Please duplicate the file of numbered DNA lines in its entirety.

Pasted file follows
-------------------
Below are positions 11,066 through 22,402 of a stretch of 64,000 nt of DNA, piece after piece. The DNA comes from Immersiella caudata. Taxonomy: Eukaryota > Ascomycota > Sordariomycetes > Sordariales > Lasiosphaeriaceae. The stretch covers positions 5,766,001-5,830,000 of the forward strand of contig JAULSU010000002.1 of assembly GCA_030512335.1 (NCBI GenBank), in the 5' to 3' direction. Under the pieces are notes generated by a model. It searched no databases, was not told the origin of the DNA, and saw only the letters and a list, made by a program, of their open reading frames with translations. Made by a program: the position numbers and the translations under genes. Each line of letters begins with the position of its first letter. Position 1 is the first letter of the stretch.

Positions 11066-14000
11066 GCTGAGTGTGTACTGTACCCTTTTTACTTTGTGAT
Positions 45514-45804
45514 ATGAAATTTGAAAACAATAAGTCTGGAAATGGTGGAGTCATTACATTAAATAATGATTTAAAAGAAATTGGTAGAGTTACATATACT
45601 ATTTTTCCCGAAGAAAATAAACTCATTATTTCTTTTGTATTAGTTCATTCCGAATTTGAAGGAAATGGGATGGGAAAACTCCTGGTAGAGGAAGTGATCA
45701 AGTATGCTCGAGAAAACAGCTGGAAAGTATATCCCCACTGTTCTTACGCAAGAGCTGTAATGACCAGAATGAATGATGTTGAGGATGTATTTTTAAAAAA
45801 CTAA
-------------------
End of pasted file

Below are positions 11,066 through 22,402 of a stretch of 64,000 nt of DNA, piece after piece. The DNA comes from Immersiella caudata. Taxonomy: Eukaryota > Ascomycota > Sordariomycetes > Sordariales > Lasiosphaeriaceae. The stretch covers positions 5,766,001-5,830,000 of the forward strand of contig JAULSU010000002.1 of assembly GCA_030512335.1 (NCBI GenBank), in the 5' to 3' direction. Under the pieces are notes generated by a model. It searched no databases, was not told the origin of the DNA, and saw only the letters and a list, made by a program, of their open reading frames with translations. Made by a program: the position numbers and the translations under genes. Each line of letters begins with the position of its first letter. Position 1 is the first letter of the stretch.

Positions 11066-14000
11066 GCTGAGTGTGTACTGTACCCTTTTTACTTTGTGAT
Positions 45514-45804
45514 ATGAAATTTGAAAACAATAAGTCTGGAAATGGTGGAGTCATTACATTAAATAATGATTTAAAAGAAATTGGTAGAGTTACATATACT
45601 ATTTTTCCCGAAGAAAATAAACTCATTATTTCTTTTGTATTAGTTCATTCCGAATTTGAAGGAAATGGGATGGGAAAACTCCTGGTAGAGGAAGTGATCA
45701 AGTATGCTCGAGAAAACAGCTGGAAAGTATATCCCCACTGTTCTTACGCAAGAGCTGTAATGACCAGAATGAATGATGTTGAGGATGTATTTTTAAAAAA
45801 CTAA